responsibilities is a difficult one to dispel. First, most lawyers and
judges probably assume that the title 'officer of the court'
must have some substantive legal meaning because ORS 9.010(1) says Oregon
lawyers are 'officers of the court.' Second, 'officer of
the court' suggests special status and privilege and most everyone
doesn't mind having more status and privilege rather than less.
bar has in some sense helped perpetuate the notion that as 'officers
of the court' lawyers have special ethical duties. The Oregon State
Bar Statement of Professionalism states, in part, as follows: 'In
our roles as officers of the court, as counselors, and as advocates, we
aspire to a professional standard of conduct,' and, 'As officers
of the court, we will promote the integrity, dignity, independent judgment,
effectiveness, and efficiency of the legal profession.' Certainly,
there is nothing wrong with aspiring to a professional standard of conduct
or promoting the high ideals of integrity, dignity, independent judgment
and the like. On the other hand, basing these aspirations on the status
of lawyers as 'officers of the court' suggests this status requires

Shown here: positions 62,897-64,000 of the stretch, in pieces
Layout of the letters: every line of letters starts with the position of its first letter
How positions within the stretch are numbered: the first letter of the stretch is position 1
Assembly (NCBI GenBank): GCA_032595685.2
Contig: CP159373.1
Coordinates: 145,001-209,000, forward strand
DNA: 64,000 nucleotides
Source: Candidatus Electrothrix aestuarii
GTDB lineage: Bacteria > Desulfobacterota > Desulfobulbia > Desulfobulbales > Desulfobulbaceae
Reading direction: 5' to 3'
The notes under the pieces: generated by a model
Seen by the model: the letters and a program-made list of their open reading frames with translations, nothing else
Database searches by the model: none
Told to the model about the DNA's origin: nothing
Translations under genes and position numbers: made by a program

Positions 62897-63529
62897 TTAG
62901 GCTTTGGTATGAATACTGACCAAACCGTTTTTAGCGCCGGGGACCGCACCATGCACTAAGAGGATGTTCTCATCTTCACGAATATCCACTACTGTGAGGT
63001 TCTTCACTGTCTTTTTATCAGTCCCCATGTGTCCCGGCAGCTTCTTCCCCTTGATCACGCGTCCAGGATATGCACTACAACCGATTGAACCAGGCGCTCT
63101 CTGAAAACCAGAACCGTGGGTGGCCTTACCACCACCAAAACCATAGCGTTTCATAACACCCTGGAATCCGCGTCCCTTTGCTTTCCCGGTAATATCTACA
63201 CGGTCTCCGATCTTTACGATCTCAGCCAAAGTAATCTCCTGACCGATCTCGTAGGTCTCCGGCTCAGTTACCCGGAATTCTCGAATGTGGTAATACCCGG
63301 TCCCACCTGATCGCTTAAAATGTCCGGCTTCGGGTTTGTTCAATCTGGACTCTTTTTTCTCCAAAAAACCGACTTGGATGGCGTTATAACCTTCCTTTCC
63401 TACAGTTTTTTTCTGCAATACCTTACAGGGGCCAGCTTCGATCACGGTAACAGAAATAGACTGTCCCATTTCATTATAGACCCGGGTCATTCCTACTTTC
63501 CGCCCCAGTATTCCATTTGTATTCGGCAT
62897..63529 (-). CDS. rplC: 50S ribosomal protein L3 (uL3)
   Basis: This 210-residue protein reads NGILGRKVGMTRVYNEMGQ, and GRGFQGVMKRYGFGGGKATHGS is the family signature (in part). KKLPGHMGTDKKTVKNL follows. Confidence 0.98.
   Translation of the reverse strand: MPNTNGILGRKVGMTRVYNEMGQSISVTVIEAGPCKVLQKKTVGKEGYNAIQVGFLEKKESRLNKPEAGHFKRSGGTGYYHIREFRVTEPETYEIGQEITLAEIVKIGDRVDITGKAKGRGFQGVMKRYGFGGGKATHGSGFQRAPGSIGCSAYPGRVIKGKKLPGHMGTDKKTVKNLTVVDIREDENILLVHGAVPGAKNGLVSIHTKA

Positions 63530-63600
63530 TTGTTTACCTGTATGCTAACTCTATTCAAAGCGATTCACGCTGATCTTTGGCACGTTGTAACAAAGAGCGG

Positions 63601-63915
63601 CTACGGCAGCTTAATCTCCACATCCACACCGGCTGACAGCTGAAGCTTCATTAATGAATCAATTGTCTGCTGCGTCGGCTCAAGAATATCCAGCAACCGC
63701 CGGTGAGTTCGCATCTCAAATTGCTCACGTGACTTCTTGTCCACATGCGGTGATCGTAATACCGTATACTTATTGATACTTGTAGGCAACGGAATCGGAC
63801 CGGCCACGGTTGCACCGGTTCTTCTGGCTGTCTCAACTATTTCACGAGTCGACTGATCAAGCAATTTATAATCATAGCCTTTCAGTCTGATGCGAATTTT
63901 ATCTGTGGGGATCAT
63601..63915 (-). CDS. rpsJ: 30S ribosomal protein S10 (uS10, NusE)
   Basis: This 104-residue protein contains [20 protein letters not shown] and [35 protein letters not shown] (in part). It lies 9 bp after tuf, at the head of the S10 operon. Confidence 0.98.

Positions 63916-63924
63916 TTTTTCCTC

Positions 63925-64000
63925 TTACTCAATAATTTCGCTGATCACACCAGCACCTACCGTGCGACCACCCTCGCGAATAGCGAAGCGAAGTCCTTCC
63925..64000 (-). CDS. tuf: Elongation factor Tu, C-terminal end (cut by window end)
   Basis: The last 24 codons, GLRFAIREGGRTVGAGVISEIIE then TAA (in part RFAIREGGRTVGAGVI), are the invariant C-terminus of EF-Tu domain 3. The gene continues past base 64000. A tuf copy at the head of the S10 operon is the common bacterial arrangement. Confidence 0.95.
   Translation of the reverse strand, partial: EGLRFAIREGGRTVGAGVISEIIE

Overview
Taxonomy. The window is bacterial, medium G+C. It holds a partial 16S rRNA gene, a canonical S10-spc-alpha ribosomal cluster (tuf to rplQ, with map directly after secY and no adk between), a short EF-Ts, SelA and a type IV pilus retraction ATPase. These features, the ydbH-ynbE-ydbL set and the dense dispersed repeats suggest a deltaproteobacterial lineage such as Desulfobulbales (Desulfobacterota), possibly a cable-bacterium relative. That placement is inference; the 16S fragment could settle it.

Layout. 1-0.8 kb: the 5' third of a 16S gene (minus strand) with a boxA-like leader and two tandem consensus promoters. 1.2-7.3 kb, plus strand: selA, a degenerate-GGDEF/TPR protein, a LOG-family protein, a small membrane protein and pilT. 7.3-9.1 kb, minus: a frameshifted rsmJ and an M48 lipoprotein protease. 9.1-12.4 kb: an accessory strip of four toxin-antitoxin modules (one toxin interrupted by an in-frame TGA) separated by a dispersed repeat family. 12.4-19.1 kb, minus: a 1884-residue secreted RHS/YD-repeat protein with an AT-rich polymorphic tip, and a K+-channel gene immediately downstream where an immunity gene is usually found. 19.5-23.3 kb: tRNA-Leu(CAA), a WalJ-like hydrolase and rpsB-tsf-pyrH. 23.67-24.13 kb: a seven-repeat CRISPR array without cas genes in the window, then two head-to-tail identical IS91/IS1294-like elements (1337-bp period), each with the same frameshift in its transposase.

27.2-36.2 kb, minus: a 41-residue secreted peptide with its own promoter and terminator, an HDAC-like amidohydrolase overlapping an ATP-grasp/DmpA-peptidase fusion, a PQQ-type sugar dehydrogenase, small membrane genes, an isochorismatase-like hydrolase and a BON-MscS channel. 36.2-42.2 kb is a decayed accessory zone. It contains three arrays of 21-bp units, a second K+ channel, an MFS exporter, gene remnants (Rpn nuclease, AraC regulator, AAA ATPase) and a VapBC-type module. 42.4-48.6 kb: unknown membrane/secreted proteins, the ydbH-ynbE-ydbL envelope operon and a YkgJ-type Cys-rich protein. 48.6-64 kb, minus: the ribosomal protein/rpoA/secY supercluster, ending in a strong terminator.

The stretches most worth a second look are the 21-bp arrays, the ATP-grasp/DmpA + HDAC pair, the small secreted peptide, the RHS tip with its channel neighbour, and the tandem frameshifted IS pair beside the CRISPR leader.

requires new Oregon lawyers to take an oath of office upon admission to
the practice of law in Oregon. ORS 9.250(2) provides that 'The applicant
shall execute a written oath that in the practice of law the applicant
will support the Constitution and laws of the United States and of this
state, and be of faithful and honest demeanor in office.' I believe
the office referred to in this statute is the office of attorney, not
that of an officer of the court. The Oath of Office for Admission to the
Practice of Law in Oregon states as follows: 'That I will faithfully
and honestly conduct myself in the office of an attorney in the courts
of the State of Oregon; that I will observe and abide by the Code of Professional
Responsibility approved by the Supreme Court of the State of Oregon; and